On Tuesday March 2nd, 2010, the Boston television news community and the New England community at-large lost a man who was arguably its first big star, when meteorologist Don Kent passed away, aged 92.
Celebrated for his low-tech but accurate forecasts and invitingly warm manner, Don served his community for over six decades, long after his retirement from WBZ-TV in 1983.
In that spirit, some of Don’s friends, former colleagues and better-known fans have spoken exclusively to BTVN with their thoughts on the life and legacy of this broadcasting icon. Should anyone who fits into this category wish to contribute, they can still e-mail Max Preston at: firstname.lastname@example.org.
In the meantime, a big thank-you to everyone who has taken part so far!
WMUR METEOROLOGIST JOSH JUDGE
(MENTORED BY DON KENT)
“Don was not only the ‘first Boston weatherman’ but also a really great guy. In my experiences with him, I’ve never known him to say anything mean about anybody.
What’s amazing to me about what he did, was how back then, there wasn’t the type of weather data that we have now… so he went out and set up networks of people and created his OWN ways of getting the data that we now take for granted. He was a true pioneer, and all of us who do the weather now owe him a debt of gratitude.
I spoke with him about 2 weeks before he passed on, and though he was a bit slowed down, he was still full of spitfire and passion for life. He will be missed by me, and thousands of fans.”
FORMER WBZ BROADCASTER,
HOST OF “DANCING WITH THE STARS”
“Growing up in Haverhill, Don Kent was THE weatherman to watch. When I met him years later, it was a bigger thrill than meeting movie stars in Hollywood. If you want to get a sense of how charming Don was, look for the YouTube video of him handling a runaway weather map. That smile could disperse clouds.”
WHDH CHIEF METEOROLOGIST
“I offer my condolences to Don’s family and the vast ‘army’ of supporters across ALL of New England. Although we never met, it almost felt like I knew him. Since I started in the business, I have always been reminded of his larger-than-life legacy wherever I went in New England – from Maine to Connecticut. No doubt he will be missed as one of the greats in Boston television who, in former co-worker Andy Hiller’s words, ‘let the weather do the talking.’ Amen to that.”
WCVB METEOROLOGIST DAVID BROWN
“It goes without saying that Don was a pioneer in the field of broadcast meteorology. He cared deeply about the field and the people getting into it. He touched more lives… and influenced more people getting into the field.Besides caring about the people in the business Don loved weather plain and simple. He loved the challenges of forecasting the complexities of the weather and relating it to all of us in a simple manner. What I love about Don is his love of the science. While most forecasters would hang it up when they retired..Don kept forecasting …and forecasting…and forecasting. He forecasted even after the studio lights went out. No doubt he is still forecasting from a much different perspective now.”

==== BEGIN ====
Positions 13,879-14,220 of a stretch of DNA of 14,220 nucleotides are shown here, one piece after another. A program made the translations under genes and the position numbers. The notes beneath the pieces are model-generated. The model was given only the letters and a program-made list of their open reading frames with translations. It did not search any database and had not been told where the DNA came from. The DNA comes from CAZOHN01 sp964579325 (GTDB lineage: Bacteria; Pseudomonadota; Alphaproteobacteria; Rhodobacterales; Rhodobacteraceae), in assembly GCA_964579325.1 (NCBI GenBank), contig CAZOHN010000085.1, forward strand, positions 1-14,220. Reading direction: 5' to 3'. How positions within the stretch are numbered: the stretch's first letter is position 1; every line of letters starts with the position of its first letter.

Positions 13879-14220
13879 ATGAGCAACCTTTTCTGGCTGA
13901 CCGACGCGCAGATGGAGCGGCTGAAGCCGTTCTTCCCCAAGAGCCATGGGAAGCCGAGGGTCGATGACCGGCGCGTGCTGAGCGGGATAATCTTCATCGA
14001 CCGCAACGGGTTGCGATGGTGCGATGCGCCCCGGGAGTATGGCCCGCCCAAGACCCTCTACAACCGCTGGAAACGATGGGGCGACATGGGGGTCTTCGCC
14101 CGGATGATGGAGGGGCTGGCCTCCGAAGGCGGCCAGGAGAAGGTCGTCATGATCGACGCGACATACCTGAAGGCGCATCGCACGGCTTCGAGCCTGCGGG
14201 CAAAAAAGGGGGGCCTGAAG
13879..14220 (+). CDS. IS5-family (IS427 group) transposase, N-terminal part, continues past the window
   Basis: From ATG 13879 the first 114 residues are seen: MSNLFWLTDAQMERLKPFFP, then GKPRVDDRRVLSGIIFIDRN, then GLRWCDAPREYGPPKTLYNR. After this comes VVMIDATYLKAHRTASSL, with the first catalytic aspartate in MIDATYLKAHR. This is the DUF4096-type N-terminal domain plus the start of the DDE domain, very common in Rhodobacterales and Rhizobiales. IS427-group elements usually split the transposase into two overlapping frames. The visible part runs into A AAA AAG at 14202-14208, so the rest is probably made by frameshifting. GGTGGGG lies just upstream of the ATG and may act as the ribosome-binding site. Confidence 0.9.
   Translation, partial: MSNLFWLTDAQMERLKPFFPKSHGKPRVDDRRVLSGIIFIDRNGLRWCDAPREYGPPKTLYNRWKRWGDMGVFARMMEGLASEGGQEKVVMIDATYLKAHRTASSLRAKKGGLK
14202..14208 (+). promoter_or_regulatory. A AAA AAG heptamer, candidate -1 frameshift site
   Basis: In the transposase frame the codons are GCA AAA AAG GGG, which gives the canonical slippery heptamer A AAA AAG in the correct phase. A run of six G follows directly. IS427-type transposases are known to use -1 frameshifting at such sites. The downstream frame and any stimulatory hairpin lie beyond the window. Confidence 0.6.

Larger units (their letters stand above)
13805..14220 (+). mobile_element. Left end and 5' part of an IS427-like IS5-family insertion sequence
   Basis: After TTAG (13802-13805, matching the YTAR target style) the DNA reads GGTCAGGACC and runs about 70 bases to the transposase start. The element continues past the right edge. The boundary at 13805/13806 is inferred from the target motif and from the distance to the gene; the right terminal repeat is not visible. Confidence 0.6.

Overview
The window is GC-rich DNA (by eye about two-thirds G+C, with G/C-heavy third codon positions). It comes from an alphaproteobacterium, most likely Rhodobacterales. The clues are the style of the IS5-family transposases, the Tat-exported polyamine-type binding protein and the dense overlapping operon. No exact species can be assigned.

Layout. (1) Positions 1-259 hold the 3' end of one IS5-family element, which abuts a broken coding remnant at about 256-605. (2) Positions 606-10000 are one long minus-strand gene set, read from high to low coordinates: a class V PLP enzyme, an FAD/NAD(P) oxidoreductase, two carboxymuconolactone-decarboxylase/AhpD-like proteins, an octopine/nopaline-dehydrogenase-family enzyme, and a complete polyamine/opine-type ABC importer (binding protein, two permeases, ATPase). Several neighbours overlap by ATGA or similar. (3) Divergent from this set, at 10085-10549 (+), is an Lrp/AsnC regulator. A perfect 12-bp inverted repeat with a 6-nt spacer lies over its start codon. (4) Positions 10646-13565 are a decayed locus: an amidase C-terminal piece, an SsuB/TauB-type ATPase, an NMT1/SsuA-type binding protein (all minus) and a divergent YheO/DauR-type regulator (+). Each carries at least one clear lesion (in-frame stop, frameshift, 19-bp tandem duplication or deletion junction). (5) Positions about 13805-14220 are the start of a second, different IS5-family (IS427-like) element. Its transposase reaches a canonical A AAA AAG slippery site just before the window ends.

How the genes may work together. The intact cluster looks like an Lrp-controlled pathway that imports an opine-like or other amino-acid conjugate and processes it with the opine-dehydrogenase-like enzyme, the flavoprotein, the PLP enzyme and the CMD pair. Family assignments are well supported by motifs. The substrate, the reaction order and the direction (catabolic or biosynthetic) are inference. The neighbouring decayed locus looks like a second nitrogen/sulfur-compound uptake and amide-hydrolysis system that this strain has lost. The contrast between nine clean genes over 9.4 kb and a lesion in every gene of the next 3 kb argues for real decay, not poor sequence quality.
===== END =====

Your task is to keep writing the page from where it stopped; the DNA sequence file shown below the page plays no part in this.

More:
“Don Kent – simply the BEST. Like many a Boston area kid, I grew up watching WBZ and Kent’s forecasts, praying there would be no school in Marshfield. All eyes glued to the weather for the blizzard of 1978, that’s for sure. He didn’t have doppler, but he had great instincts. People like real locals in Boston, and Don was a local, in the best sense of the word. He’ll be missed.”
WCVB CHIEF METEOROLOGIST
“Don Kent was a true New England legend…an icon, and a pioneer for all those meteorologists (including myself) who followed him. He set the trend and the bar for professional television weathercasting in New England. His enthusiasm and genuine love of weather and the outdoors is what I will always remember about him.
He had a great, folksy, down-home New England way on the air (and off), whether he was talking about winter golf on The Cape, skiing, snowmobiling or ice fishing. He was also very encouraging to young and up and coming meteorologists.
When I was working as a television meteorologist in Providence, Rhode Island, he encouraged me to make it up to Boston. He helped Bob Copeland get his start as a television meteorologist, and he was an inspiration to Dick Albert, Barry Burbank and others. He will be truly missed.”
LONGTIME BOSTON ANCHOR
RANDY PRICE (NOW AT WCVB)
“On my very first program in Boston, I had the great fortune of working with Don… and we spent a few years together before he retired from TV. I will always feel honored that as a new guy on the block, I had the good fortune to be embraced by pioneers like Don and his long-time TV partner Jack Chase, who I replaced at WBZ-TV.It’s not often you get to work with legendary characters, but Don was the total package. A real New Englander… complete with that distinctive voice and accent… and no-nonsense sensibility, especially when it came to his forecasting our fickle weather. He was a first and one of the best in our industry, he had a really long and healthful life with a wonderful marriage and family , and you won’t find anyone who will say other than glowing things about him as a person. It probably doesn’t get much better than that. R.I.P. Don.”